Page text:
Stealing a View of Mexico City from Latinoamericana Tower
MEXICO CITY, Mexico- I looked out across Mexico City and watched the roads, buildings, the hustle and the bustle fade away into the mountains beyond. “Wow, what a view,” I thought. I was up in one of the top floors of the Latinoamericana tower, which was once the tallest building in Mexico City. Then I heard a shout from behind me, smashing my leisurely gaze and wonderment into oblivion:
“CHICO! Come back from the window!”
I was being yelled at, for I was caught red handed, stealing a view of Mexico City. Such views are big commodities in the Latinoamericana tower, and, apparently, the theft of such is punishable by a shrill screamed from a twenty year old girl in a red t-shirt. It is rare in Mexico for someone to make such an ardent claim on their authority like this onerous wench.
I returned to the center of the room and waited where I was suppose to wait, with a view out the windows from ten meters away. When questioned as to why I could stand in the center of the room and look out the window but could not wait a few paces away by the windows themselves, the chirping guard fell silent. “The hostess will be here soon.”
I was up in the Latinoamericana Tower with my friend Caitlin from Canada, her Mexican boyfriend, Alex, and my family. At a 60 peso a piece entrance fee, we would not go to the observation deck. Rather, Alex had a better plan:
“There is a restaurant on the 43rd floor.”
The observation deck is the 44th.
The cost of a couple beers — even in an expensive restaurant — would not come near the charge for the observation deck: and we could claim the same view for free.
Content with our plan, we continued battling the shrill little wench that kept us corralled in the center of the room on the 36th floor which had access to the elevator and stairwell that rose higher to to the restaurant and observation deck above. All around us were windows with a view of all of Mexico City. We kept stealing views. With each glace out across the windows which were only a few steps away, a curled up angry gaze would emit from the little bugger charged with making sure that no views of Mexico City would be stolen. 20 minutes past with us waiting at the foot of the elevator, peaking out the windows beyond.
“Does she know that we just want to go to the f’çking restaurant?” I asked Alex.
The girl reiterated that we would need to wait for a server to come down to get us. Alex got annoyed and boldly strode over to a window. This is his city, he can look at it if he wants to. I followed as an accomplace to the crime of view stealing. The girl squealed.
“What is the difference if we wait here or over there?” Alex asked.
Again, no response.
There will be no view stealing on my watch, boy!
I remained at the window, clearly insubordinate. The logic here escaped me: I was in the same room as I was told to wait in, only I walked a few steps over to the window. Not allowed.
“Chico! Chico! Por favor!”
She was getting urgent now, pleading — from her now helpless tone of it was obvious that she had no contingency plan beyond squealing at an insubordinate window looker.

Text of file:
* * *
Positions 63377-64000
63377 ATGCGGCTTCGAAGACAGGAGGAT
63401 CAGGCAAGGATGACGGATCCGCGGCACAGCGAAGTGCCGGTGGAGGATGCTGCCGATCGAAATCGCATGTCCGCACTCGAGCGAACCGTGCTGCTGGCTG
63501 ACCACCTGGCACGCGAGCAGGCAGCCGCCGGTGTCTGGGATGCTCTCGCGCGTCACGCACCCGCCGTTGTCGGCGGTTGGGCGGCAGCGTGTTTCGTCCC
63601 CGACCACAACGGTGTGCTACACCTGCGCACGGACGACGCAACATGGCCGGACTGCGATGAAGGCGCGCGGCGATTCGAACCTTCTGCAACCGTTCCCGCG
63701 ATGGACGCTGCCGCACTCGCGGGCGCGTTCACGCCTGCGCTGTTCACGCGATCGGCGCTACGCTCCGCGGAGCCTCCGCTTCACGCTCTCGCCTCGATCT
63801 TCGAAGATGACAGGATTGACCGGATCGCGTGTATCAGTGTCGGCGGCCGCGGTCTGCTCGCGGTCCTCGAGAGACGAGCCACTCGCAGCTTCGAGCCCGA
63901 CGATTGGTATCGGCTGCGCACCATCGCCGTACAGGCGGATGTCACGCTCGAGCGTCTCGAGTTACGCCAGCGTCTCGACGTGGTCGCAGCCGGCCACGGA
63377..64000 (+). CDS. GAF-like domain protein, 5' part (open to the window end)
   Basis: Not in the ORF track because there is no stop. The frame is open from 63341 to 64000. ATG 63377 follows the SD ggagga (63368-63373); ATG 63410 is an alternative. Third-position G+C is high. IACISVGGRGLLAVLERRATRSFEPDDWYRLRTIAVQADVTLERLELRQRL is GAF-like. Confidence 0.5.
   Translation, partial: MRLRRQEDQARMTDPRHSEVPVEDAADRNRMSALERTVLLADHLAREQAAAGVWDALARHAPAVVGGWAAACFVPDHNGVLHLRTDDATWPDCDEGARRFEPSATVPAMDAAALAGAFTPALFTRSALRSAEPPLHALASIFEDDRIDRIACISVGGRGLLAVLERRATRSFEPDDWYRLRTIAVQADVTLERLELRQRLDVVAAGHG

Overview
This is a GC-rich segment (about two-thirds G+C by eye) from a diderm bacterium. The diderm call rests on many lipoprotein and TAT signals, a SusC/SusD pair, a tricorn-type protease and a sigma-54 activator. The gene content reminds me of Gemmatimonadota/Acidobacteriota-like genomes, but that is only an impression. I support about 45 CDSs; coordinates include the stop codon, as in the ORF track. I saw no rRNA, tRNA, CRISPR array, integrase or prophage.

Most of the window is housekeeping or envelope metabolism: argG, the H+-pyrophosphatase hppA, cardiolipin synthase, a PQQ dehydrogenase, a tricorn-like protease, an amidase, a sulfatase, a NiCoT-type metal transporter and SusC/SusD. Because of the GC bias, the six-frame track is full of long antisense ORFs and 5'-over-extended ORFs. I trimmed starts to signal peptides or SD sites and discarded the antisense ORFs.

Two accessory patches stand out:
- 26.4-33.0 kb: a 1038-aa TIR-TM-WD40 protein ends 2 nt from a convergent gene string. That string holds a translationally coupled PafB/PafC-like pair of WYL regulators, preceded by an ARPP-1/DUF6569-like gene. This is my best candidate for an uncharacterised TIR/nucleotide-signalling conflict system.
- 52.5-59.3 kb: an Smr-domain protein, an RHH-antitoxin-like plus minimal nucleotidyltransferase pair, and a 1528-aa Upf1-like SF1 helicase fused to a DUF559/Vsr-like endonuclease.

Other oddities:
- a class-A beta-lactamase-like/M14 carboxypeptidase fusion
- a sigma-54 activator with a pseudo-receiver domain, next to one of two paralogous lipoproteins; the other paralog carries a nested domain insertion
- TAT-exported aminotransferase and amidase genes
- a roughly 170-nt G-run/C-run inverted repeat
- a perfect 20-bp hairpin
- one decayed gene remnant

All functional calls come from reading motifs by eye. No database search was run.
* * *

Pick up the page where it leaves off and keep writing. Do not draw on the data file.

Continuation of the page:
Dammit, this girl knew we were scumbagging her tower. I eventually complied and returned to the center of the room, huddled next to the elevator with around 10 or so other people waiting to go up to the tower’s museum. Annoyed with the idiocy, my friends discussed if it would be worth climbing up a few more stories for a higher view of the city. Do we really want to continue subjecting ourselves to this?
“Do you feel that you stole enough of a view?” Caitlin asked us.
We peered out the 360 degrees of windows one last time from the center of the waiting area and agreed to depart: the little guard would win the day. But, suddenly and unexpectedly, the server for the restaurant appeared at the door of the elevator. Alex, annoyed with his people, explained to her that we were kept waiting for over a half hour by the elevator. The server seemed confused at why we had to wait, that we could have come right up. She was smiling, friendly, seemed surprisingly logical, human. The group of people going to the museum waiting piled into the elevator but my friends and I headed for the stairs, gloating our newfound independence as we left the chirping little guard in the red shirt in the dust. We jogged up the few flights of stairs to the restaurant — one floor below the top of the tower.
The restaurant was immaculate. The view of the city was visible from each of the cardinal directions, the walls were all window. Cool. The server showed us to an empty table by a window. Our “fellow” diners were a splattering of Mexico’s rich. They tried not to see us. We look as monsters in such a setting. But we were too busy with our faces plastered against the windows to care or notice. The server brought us the menu. Friggin expensive — of course — but beers sold for 35 pesos, a price worth the view I had to admit. The server then disappeared for good.
A half hour went by. Ten minutes on top of that. We spent this time looking at all of Mexico City. The city grid of the Aztecs moved away from us into the distance, the sky scrapers of the modern age rose up in clumps and patches behind us. Mexico is a fatso city — not tall but wide, stretching out to meet the mountains that form a circle on the horizon. We all sat in awe from the best seats in the city.
The server never returned. We were left unsure if we were being given the shaft or if she was doing us a service: she perhaps knew that we were scumbagging her tower, finding the loophole that it is vastly cheaper to order some petty item from the restaurant rather than paying 60 pesos per person for the observation deck. Either way, we saw the opportunity to make a break for it:
We took the chance, scrammed without ordering anything — the visuals of the view over Mexico City stashed in our heads, the images claimed by our cameras. The heist completed.